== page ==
Now I start to explore the gentle art of healing and self care. That is what happens. Big life events come swooshing into our lives and then we have to learn to adjust to what those sweeping changes meant. The lesson of losing someone you love is both excrutiatingly painful and a moment where you can get really clear about what matters. For me that is my deep connection to living my life with kindness and compassion. It is in these tender filled moments that you are stripped away from all the crap that builds up - no games, no getting ahead, no escaping that life is filled with awesome moments that stop you in your tracks.
The trick is to not brush it away, numb it, or pretend it isn't happening. You have to actually feel the feelings... even when they are bone crushing. I do that in small doses. I do normal things, work, take time with my dog, read, walk, and then a thought will come swooping in in and bring tears to my eyes, but I know that even that is ok. Letting that feeling of love, loss, regret, hope - all of it - come through me is what will make the loss not something that defines me or pushes me off my path, but instead becomes something that etches into my character.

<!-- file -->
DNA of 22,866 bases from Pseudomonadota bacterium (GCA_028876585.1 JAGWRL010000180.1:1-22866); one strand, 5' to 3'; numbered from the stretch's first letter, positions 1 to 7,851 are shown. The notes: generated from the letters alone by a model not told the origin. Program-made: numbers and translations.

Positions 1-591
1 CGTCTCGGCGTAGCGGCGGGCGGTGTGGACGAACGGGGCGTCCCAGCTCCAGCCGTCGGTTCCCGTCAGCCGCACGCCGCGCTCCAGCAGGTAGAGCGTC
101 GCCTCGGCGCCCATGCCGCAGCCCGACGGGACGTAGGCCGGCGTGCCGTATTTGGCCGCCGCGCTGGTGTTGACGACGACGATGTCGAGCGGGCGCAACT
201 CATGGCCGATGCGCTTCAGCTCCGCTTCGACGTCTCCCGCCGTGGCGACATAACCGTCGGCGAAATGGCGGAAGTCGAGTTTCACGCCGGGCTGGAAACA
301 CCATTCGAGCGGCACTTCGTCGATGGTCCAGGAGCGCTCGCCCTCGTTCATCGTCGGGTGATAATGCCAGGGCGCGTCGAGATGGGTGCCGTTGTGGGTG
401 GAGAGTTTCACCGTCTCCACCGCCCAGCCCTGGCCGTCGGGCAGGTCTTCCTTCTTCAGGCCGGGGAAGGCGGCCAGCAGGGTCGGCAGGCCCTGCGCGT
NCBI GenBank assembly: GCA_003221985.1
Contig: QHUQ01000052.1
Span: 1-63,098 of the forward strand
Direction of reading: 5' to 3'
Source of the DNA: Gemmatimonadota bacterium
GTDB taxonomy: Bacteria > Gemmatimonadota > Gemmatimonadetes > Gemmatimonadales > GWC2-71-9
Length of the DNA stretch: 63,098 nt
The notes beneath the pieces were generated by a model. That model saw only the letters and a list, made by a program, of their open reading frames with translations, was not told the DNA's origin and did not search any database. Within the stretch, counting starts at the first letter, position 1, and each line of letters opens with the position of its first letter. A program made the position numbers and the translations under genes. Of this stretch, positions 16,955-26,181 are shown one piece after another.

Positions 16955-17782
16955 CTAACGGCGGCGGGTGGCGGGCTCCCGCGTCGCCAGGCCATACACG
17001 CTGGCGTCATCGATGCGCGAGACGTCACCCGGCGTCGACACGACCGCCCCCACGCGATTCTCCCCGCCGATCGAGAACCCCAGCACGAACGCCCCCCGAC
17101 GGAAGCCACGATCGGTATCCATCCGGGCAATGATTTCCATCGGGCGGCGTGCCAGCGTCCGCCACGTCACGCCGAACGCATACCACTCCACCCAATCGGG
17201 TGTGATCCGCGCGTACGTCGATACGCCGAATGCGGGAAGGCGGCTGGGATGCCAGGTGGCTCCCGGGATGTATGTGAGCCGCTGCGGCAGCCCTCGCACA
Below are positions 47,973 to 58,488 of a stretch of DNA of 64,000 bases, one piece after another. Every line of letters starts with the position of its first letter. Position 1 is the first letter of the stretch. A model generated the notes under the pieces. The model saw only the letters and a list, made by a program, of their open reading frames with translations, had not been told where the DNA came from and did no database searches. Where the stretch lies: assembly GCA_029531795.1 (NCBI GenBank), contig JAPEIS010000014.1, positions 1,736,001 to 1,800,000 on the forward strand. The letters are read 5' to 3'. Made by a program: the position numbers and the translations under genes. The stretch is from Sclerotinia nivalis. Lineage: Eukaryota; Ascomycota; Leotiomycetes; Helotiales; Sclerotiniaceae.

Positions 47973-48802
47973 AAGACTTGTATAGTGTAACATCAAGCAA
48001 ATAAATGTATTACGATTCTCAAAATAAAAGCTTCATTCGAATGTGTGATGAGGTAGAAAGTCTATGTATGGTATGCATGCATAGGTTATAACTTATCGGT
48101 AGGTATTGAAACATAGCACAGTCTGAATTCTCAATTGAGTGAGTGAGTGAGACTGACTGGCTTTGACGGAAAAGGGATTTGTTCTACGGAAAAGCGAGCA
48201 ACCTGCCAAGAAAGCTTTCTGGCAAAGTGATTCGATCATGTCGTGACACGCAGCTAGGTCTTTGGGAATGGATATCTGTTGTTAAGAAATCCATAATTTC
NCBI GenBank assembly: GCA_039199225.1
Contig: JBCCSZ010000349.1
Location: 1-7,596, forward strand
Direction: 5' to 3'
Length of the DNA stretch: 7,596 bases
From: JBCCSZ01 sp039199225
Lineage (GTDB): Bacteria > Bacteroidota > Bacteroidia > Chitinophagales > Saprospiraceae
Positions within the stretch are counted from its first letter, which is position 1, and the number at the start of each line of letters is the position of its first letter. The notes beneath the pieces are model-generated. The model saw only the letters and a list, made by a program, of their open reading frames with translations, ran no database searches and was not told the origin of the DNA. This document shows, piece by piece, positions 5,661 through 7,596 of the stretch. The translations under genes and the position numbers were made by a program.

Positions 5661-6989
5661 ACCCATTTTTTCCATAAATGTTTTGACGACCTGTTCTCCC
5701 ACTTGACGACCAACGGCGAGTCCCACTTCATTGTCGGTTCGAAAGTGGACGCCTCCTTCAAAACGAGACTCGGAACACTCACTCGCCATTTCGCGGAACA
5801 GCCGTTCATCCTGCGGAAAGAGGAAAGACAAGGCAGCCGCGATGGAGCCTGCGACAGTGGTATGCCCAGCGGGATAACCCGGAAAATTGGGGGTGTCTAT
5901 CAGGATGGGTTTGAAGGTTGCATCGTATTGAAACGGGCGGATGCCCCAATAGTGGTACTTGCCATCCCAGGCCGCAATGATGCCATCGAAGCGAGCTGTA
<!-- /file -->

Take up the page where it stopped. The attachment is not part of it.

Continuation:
I guess, after 3 deaths in 5 years I am finally getting the hang of it... not that it is any easier. I just know that each time it happens I have learned a little more about what works for me.
So this weekend was filled with yard sale shopping in the same spirit my sister would have tackled it (she was a pro!), gift giving and making for a family who will soon have a new baby and is just starting out, sewing in the style of Ada - fast and furious to make fabulous things, walks with my family, a beautiful meal given to us by our daughters partner, talking to family, looking through all the old photos, and letting the tears and the laughter come whenever they needed to come. It would be easier not to love, but it would mean giving up those sweet moments and memories that make life worth living.
You have to take it all - the disappointment, loss, anger, frustration, grief, suffering, joy, anticipation, and hope. You have to feel it all. Every last moment of it as it swishes through the moments of every day. My hope is that I come out of it a little kinder and filled with ever more compassion.
Note: Most of what I know about dealing with death I learned first hand and through the work of Elizabeth Kubler Ross. Her five stages of grief have been true for me. It was pioneering work when she started it and I am indebted to her dedication to healing through the grieving process and all that has taught us. For more resources you can visit her foundation, dedicated to continuing her work.